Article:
With most of our lives happening online on computer and mobile devices, we are not surprised that criminals are so determined to gain access to our devices. Fortunately, it is easy for individuals and businesses to add an extra layer of protection using two-factor authentication. In today’s article, we will look at what two-factor authentication is and how it works.
Let’s jump in.
What is two-factor authentication?
Two-factor authentication, known as dual factor or two-step authentication, is a security process that requires users to provide two different authentication factors before they can gain access to an account.
What are authentication factors?
An authentication factor is a type of credential that a service requests to verify that a user is who he or she claims to be. In two-factor authentication, the most common authentication methods include:
- A knowledge factor: this is something that the user knows. Examples include pins and passwords.
- Possession factor: this is something that the user has. For instance, a mobile device, security token, a smartphone app, or an ID card.
- An inherence or biometric factor: this is inherent in the user’s physical self or personal attributes. Examples include fingerprints, voice recognition, facial recognition. Other examples are behavioral biometrics like speech patterns, keystroke dynamics, and gait.
- Location factor: the location factor limits authentication attempts to specific devices in a particular location. It also can work by tracking the geographic source of an authentication attempt.
- Time factor: the time factor limits authentication to a specific period in which the user is allowed to log on.
Most two-factor authentication methods depend on knowledge, possession, or biometric factors. However, systems that require very high levels of security can use multi-factor authentication, a combination of all these factors.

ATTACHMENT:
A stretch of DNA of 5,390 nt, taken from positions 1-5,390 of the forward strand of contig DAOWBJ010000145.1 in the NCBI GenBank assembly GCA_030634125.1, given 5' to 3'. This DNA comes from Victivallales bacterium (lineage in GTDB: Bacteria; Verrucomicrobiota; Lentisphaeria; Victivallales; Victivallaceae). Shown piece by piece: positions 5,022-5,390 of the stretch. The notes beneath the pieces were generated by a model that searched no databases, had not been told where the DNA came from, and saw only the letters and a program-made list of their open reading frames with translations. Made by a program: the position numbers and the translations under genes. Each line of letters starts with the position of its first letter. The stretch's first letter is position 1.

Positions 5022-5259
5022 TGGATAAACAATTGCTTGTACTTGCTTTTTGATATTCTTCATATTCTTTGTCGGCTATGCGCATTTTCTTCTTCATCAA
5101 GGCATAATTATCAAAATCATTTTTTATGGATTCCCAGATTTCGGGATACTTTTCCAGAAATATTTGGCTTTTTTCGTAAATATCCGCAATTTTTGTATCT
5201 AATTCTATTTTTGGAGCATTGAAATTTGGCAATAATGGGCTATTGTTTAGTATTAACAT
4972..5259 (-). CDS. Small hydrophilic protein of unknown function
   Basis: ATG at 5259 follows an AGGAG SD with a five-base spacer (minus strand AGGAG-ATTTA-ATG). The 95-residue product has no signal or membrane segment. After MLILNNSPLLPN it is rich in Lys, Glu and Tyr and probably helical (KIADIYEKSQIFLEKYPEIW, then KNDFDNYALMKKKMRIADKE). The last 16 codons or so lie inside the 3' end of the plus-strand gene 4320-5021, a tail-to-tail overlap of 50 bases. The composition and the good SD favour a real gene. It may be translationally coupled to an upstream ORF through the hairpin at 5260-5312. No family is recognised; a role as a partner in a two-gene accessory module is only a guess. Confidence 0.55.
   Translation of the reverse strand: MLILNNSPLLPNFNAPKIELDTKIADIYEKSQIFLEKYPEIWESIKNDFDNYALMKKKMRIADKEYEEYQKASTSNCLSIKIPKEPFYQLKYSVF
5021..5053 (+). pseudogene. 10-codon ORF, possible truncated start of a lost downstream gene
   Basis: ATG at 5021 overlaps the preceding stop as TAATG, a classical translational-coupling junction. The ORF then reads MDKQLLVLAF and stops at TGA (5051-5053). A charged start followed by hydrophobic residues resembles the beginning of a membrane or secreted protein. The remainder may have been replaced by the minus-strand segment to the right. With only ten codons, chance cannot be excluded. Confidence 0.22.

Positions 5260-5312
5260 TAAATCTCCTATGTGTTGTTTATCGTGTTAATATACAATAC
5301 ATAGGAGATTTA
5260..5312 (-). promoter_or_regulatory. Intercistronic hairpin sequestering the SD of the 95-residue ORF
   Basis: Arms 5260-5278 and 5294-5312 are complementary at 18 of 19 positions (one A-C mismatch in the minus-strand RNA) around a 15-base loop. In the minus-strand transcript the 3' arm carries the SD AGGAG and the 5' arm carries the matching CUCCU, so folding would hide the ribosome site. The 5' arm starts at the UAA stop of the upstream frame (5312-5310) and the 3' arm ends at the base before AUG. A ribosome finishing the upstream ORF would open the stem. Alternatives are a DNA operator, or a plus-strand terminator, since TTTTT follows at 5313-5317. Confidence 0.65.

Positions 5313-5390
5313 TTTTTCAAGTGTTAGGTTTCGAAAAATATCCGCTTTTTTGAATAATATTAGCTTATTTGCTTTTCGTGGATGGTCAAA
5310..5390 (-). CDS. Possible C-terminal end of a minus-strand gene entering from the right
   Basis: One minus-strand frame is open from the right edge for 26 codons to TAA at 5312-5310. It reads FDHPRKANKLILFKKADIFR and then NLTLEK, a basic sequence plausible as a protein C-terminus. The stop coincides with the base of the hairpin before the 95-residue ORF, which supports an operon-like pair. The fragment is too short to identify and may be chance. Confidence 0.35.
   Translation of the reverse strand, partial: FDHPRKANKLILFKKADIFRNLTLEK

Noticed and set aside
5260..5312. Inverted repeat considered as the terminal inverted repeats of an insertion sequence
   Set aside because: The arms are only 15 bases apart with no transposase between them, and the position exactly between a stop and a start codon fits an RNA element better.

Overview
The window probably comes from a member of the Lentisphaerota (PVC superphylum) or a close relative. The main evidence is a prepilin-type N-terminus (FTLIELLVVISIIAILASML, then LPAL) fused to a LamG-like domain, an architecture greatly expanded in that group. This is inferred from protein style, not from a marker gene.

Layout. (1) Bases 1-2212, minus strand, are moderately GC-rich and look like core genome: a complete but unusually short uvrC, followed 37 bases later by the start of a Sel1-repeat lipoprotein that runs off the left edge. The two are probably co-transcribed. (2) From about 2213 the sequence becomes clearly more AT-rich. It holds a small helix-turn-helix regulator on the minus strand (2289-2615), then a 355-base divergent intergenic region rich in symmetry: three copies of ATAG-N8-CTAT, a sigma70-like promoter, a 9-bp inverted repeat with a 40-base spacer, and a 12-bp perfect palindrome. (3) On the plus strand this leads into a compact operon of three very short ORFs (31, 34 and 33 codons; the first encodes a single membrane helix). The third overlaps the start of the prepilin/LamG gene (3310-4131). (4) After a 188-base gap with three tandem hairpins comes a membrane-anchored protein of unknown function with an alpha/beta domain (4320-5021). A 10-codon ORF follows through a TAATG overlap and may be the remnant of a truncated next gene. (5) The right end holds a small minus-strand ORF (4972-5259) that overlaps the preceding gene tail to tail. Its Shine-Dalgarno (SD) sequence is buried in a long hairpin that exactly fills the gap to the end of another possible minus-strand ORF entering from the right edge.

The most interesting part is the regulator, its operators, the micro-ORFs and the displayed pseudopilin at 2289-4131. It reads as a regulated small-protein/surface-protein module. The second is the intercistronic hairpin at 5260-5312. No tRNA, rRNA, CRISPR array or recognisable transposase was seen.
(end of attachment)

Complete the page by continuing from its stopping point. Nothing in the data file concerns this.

How does two-factor authentication work?
- The website or application prompts the user to log in.
- The user enters their username and password, and the website finds a match and recognizes the user.
- If the process does not require the use of a password, the website or application generates a unique security key for the user. It processes the key with the authentication tool before the server validates it.
- The app or website prompts the user to enter the second login step. This step can take a variety of forms, but users generally have to prove that they have something only they would have. Examples include a smartphone, tablet, ID card, or security token. This is also known as a possession factor.
- The user keys in the one-time code sent to him or her through the possession factor in step four.
- Once users provide both factors, the website or application authenticates them and provides access.
Two-factor authentication is an efficient way of protecting against security threats that target passwords such as credential exploitation, brute force, and phishing attacks.
Although it might seem tiresome to go through two-factor authentication every time you want to access your account, security experts recommend you enable it in your email accounts, social media apps, financial services, password managers and cloud storage services. The added layer of protection will go a long way in preventing your sensitive information from falling into the wrong hands.
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